50 Words or Less
The towering distance and forgiveness of the new Wilson Staff D7 irons, together with their fresh look, make them a must try in the SGI category.
When I first heard about the new D7 irons from Wilson Staff, I wondered why they weren’t called D400s – the natural evolution of the successful D300 irons. But once I saw the D7s I knew immediately why they deserved a fresh name. Confident that the Wilson Staff designers had more in store than just new looks, I was anxious to hit the new irons. Having now seen in person and played the D7 irons, I’m pleased to report these are absolutely worth a try if you are in the market for Super Game Improvement irons.
Having gamed Wilson Staff C200 and C300 irons the past several years, I’ve grown accustomed to the visible power holes on the topline similar to those on the D300 irons. Knowing that look wasn’t universally admired, I applaud the Wilson Staff design team for eliminating those power holes on the D7s and creating a clean topline highlighted only by the matte finish.
Face on, the D7 irons are similar in size and shape to my gamers, and the modest size should appeal to most golfers. The cavity has been completely updated with clean, simple badging without a hint of W/S red. Gone also are the heel and toe weight pods which contributes to the cleaner, more appealing style.
I’ll discuss the “why” later, but as far as looks, the D7 irons have 3 rows of Power Holes on the 5i-7i, 2 rows on the 8i and 9i, and a single row on the PW and GW. The wide sole is visible at address on the longer irons.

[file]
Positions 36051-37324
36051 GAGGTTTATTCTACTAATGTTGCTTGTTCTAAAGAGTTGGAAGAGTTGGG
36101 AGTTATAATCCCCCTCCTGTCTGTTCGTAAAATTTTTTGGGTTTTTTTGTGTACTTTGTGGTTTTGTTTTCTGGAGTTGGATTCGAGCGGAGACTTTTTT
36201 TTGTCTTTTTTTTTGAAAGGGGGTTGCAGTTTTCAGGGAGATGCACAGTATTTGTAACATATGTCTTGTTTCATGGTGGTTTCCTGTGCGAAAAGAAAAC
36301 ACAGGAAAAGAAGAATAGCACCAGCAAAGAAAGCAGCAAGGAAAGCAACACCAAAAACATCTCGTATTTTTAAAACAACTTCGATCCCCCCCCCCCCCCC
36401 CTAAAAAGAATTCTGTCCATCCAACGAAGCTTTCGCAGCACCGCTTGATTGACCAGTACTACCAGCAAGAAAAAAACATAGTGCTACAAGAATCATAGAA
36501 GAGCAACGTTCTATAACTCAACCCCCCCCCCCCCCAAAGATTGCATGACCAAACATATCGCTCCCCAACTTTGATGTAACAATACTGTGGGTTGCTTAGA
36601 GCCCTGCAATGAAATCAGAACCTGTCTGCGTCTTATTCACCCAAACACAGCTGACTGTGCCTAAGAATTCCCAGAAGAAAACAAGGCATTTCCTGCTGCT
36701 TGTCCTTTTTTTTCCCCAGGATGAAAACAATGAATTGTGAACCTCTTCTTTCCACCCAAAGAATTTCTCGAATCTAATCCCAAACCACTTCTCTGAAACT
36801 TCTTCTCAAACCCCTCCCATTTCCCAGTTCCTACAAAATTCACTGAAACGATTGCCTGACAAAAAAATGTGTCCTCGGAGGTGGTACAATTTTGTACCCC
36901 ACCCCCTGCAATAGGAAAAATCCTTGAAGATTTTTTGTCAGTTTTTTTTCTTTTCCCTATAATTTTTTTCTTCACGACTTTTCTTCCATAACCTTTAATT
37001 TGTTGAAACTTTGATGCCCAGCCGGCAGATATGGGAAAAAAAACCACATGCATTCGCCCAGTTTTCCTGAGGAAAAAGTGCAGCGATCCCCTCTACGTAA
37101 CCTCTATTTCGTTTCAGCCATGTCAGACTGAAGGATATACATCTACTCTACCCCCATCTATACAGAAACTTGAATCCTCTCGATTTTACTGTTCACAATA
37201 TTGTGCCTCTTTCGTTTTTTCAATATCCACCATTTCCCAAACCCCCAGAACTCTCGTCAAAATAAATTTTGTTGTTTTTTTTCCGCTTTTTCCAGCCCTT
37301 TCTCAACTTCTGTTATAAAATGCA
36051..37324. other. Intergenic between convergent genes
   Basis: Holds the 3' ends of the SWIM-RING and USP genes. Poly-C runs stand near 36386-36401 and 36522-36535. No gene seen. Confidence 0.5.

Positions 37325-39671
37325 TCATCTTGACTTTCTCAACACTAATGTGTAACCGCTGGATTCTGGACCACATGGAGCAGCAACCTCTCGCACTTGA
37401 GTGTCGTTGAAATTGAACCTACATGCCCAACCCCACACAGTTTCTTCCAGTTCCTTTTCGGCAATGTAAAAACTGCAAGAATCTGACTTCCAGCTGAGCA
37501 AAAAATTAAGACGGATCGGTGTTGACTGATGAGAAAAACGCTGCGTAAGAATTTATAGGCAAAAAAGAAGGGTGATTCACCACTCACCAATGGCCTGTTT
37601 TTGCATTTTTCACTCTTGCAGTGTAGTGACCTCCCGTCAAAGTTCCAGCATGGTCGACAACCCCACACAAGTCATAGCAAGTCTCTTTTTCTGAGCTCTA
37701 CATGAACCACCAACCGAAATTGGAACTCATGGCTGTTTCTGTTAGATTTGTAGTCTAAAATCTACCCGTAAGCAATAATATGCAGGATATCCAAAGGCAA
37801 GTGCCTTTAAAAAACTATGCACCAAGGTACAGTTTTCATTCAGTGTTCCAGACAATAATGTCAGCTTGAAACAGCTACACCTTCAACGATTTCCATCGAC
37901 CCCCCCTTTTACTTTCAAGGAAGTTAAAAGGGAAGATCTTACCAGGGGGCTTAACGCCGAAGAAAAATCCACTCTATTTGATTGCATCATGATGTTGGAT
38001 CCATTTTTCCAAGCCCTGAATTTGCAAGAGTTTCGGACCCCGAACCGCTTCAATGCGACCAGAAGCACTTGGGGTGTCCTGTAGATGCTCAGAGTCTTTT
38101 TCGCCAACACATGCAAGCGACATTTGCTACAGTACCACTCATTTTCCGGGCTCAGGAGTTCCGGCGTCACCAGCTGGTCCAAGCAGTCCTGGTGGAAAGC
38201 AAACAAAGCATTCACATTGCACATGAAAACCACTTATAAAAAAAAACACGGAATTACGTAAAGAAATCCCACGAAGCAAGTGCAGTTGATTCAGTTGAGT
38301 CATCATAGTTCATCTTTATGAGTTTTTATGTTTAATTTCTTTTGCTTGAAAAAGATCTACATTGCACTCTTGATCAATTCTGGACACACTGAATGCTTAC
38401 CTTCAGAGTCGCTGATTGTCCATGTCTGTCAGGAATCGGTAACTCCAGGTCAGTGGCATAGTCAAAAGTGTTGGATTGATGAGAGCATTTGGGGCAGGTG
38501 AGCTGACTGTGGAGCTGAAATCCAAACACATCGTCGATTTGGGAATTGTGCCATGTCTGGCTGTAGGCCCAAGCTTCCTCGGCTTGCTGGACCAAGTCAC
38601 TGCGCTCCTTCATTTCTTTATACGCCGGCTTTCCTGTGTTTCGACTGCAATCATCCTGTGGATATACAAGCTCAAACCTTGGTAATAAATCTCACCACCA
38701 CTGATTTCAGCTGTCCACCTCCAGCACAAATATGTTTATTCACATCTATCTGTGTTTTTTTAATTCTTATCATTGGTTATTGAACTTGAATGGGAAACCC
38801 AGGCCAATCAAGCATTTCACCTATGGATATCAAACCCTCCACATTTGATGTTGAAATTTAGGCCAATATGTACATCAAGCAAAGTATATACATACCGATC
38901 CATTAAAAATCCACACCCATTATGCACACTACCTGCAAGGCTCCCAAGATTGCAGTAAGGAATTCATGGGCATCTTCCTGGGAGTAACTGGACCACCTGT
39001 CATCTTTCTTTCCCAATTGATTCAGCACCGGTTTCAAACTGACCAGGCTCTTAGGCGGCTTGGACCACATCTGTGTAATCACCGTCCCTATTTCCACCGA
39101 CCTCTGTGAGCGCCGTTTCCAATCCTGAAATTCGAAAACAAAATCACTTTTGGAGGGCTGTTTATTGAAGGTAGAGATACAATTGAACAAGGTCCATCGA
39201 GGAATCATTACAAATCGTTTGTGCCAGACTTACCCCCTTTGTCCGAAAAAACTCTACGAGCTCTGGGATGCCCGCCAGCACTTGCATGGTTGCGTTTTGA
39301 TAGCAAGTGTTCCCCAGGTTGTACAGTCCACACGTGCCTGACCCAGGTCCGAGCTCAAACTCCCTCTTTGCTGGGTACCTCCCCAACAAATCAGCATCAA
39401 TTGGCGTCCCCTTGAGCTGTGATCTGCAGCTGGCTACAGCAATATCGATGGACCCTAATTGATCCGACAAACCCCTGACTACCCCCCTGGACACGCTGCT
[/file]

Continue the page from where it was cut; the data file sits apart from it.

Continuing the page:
Sound & Feel
Paired with the UST Mamiya Recoil 460, the D7 irons felt lightweight, encouraging good tempo. Impact had a soft feel and produced a crisp ‘snap’ with the longer irons having a tad more resonance. The feel of effortless solid contact was very generous from center, and even more so on long irons.
That effortless feel resulted in a powerful launch with towering height. I was easily getting 5 additional yards over my gamers. That extra distance is simple to explain with stronger lofts, but the impressive aspect was the trajectory – 6 iron distance with a 7 iron ball flight.
Back to those Power Holes – Wilson Staff looked at what players need and what benefits are most important across a set of irons and decided on a simple premise: “Distance when you need it, precision when you want it.” On the long irons (5, 6, 7) three rows of power holes are paired with a thinner face for maximum distance. As the lofts increase, the focus shifts to distance control by optimizing feel and removing rows of Power Holes.
Wilson Staff calls the combination of Power Holes, face thickness, and weighting RE-AKT Technology, all of which is geared towards powerful distance and ample forgiveness. Both were readily apparent in my testing. Most notable to me were the high trajectories on the long irons – great for clearing hazards and holding greens when distance alone won’t suffice.
If you haven’t already experienced a loss of distance because of age, trust me it will happen. Fortunately, Wilson Staff has made it possible to pull the club that matches up with your memories of your younger self without sacrificing looks. If you are a new golfer, the easy distance and forgiveness of the D7 irons will make the game more enjoyable. And best of all, this performance comes without a wallet-busting price tag.
Wilson Staff D7 Irons Price & Specs
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